Report Suspected Abuse, Experts Urge|
By Garrett Ordower
Chicago Daily Herald [Illinois]
August 16, 2004
No one pretends reporting suspected child abuse or neglect is easy. Doing so brings worries about retaliation, loss of trust and ruined reputations over what could merely be a rumor.
But nearly 300,000 times last year, people made the decision to report suspected abuse or neglect to the state's hotline. Some made the call armed with a full accounting of abuse directly from the victim, others heard a story through the grapevine and still others had just a license plate or physical description.
About 65 percent of those calls came from mandated reporters - including clergy, teachers, police, doctors and firefighters - who are required by state law to report suspected child abuse or neglect to authorities.
Much has been said and many questions have been asked about the actions of those who knew, or might have known, about the sexual abuse of two teenage girls by former Geneva priest Mark Campobello, who is serving eight years in prison after pleading guilty. Most of those involved in the case fall under the scope of the mandated reporting law, and one teacher recently lost her job because the Rockford Diocese said she didn't follow it.
Though those who don't report face the possibility of criminal prosecution, it happens rarely. Law enforcement officials have suggested they won't in the Campobello case.
More often, people are left to toil in the moral straits of their situation, wondering if they should have reported even if it risked negative consequences.
The message from experts is that they should have.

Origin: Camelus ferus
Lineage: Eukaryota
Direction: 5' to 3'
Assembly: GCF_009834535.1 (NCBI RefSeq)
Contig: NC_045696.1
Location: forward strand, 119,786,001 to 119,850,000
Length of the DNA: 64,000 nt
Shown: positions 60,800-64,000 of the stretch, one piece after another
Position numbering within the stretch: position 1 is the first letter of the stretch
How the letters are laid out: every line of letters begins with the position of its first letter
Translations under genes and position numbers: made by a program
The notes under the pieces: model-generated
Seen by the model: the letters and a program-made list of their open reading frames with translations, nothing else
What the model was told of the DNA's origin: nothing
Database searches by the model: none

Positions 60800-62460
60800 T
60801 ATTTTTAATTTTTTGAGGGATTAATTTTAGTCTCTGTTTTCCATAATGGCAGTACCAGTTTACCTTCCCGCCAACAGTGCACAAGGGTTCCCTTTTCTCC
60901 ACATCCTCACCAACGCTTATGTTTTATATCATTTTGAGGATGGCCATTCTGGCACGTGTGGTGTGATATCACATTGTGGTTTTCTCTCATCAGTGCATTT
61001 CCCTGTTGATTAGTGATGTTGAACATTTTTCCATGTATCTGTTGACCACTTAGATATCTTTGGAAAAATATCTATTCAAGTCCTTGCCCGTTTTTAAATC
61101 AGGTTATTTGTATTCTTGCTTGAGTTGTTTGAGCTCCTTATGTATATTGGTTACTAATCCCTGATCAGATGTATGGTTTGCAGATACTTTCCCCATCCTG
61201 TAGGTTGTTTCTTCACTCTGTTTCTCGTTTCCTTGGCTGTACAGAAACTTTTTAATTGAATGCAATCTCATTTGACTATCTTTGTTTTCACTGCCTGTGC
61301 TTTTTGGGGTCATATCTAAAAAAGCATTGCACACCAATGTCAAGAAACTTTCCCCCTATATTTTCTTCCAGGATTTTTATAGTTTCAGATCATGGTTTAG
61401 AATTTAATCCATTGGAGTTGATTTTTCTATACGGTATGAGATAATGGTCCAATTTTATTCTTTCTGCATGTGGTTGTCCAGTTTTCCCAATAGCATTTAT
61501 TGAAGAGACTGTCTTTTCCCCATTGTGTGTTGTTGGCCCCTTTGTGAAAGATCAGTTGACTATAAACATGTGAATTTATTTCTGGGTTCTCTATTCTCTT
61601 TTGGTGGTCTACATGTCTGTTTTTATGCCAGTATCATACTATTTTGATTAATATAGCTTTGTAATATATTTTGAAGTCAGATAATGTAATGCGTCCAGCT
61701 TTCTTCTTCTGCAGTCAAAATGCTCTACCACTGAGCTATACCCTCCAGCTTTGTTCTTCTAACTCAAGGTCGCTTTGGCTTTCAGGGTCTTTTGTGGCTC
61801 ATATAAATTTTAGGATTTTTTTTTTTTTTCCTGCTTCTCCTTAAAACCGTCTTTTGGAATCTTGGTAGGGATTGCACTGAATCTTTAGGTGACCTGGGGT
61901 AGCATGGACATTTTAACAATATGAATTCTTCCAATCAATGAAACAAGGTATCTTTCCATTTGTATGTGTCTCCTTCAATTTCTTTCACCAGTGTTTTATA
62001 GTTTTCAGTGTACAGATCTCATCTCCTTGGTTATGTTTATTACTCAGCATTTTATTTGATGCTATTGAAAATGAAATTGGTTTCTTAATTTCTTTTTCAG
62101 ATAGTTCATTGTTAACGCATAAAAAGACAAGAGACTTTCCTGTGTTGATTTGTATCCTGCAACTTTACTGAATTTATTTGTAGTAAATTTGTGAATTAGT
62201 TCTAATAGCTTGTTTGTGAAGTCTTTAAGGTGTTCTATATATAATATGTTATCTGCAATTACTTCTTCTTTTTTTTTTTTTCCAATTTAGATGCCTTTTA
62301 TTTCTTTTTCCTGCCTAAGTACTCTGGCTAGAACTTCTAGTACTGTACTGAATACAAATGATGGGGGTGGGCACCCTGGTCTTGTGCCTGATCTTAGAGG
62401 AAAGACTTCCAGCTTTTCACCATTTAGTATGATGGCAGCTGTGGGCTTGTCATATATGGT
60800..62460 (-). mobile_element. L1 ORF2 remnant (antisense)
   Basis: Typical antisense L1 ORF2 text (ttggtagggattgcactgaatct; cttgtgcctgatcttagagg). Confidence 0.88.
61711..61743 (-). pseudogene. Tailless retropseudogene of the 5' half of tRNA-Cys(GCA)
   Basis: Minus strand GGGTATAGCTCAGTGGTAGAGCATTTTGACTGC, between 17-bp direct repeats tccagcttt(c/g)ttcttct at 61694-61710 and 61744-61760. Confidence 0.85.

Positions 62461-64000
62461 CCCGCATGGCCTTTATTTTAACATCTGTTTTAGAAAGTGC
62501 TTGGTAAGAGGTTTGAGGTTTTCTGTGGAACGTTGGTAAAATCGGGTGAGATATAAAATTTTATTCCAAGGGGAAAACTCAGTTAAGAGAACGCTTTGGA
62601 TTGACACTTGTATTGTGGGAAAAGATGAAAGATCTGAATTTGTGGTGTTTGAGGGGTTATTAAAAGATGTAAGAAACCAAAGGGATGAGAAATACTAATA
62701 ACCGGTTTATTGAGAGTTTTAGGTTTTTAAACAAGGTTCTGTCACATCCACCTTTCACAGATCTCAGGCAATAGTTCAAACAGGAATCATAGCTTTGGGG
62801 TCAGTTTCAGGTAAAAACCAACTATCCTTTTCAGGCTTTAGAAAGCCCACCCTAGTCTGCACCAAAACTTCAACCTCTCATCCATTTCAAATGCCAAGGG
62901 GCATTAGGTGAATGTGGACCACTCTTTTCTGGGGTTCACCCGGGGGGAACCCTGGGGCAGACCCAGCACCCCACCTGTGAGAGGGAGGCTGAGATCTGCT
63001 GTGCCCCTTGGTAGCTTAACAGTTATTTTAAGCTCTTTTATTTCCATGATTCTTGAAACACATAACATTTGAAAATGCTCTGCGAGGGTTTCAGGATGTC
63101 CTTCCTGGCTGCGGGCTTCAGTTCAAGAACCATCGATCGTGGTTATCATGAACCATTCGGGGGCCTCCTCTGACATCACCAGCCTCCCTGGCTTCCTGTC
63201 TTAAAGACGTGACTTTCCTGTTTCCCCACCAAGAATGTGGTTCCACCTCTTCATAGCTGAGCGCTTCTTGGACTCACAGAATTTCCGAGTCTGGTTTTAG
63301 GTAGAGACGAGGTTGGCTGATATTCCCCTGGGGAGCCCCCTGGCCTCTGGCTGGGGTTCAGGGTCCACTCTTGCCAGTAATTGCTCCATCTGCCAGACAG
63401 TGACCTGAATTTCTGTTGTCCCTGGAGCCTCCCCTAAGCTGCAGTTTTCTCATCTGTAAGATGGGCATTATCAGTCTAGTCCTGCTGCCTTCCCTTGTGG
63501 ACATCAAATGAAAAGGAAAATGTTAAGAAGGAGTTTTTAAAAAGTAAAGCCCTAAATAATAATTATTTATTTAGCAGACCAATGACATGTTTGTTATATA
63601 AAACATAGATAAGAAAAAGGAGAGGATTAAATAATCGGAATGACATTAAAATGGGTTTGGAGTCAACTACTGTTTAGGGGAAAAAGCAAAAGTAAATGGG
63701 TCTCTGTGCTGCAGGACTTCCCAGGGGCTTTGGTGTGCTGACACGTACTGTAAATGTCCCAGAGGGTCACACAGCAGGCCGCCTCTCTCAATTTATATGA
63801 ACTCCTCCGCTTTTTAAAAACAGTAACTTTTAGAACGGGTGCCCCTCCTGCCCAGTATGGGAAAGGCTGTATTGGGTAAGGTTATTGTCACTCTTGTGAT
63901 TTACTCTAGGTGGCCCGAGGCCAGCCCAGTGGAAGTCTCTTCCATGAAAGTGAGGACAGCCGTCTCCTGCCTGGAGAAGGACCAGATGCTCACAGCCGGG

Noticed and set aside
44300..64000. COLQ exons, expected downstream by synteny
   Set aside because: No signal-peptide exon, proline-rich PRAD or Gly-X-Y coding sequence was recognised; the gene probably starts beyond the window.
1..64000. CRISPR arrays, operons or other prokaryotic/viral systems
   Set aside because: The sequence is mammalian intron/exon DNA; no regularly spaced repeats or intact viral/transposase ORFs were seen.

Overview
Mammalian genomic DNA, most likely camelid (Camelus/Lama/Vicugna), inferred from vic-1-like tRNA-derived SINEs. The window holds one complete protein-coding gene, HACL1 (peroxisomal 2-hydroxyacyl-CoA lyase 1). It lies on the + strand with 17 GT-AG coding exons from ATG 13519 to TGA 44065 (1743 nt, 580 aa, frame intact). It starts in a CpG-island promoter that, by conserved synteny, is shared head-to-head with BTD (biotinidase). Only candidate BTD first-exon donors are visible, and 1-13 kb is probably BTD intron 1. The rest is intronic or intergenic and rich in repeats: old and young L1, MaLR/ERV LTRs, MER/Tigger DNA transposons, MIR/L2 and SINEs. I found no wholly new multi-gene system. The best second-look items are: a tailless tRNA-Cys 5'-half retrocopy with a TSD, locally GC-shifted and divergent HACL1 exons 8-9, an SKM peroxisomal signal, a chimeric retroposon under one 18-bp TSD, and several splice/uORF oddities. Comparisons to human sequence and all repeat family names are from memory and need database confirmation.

"Once you know of a situation, even if you have the information third- or fourth-hand, you have an obligation to report, legally and morally," said Sharon Doty, a legal expert and consultant with Virtus, which created the Protecting God's Children program in use by more than 80 Catholic dioceses across the country.
Certain professions like teaching are included in the mandated reporting act because those who work in them often come in close contact with children, and children turn to them in times of need. But that same closeness can cause hesitation when it comes to reporting child abuse, for fear of hurting the child even more. Those fears, Doty said, are unwarranted.
"Young people will say, 'I need to talk to you, and you can't say anything,'?" Doty said. "I know to say to them, 'I can't promise that.' Young people will tell anyway because they want to tell, and they want to be supported."
The publicity that comes with cases of child abuse or neglect also can cause people to pause before carrying out their mandate.
"We think that making a report causes irreparable harm to someone's reputation," Doty said. "We think that if we report what we saw, it's going to end up on the front page of the paper."
But in reality, reports to the state Department of Children and Family Services remain largely confidential, especially before investigators deem there to be credible evidence of abuse, according to Linda Everette-Williams, administrator of the state hotline.
"Our investigations are strictly confidential," Everette-Williams said.
Investigators also make every effort to be discreet as they conduct their investigations, she said.
Many people also fear the retaliation that could come from an "angry pastor or angry uncle," Doty said. While many people can use common sense to identify who reported them, Everette-Williams said, DCFS doesn't disclose that information.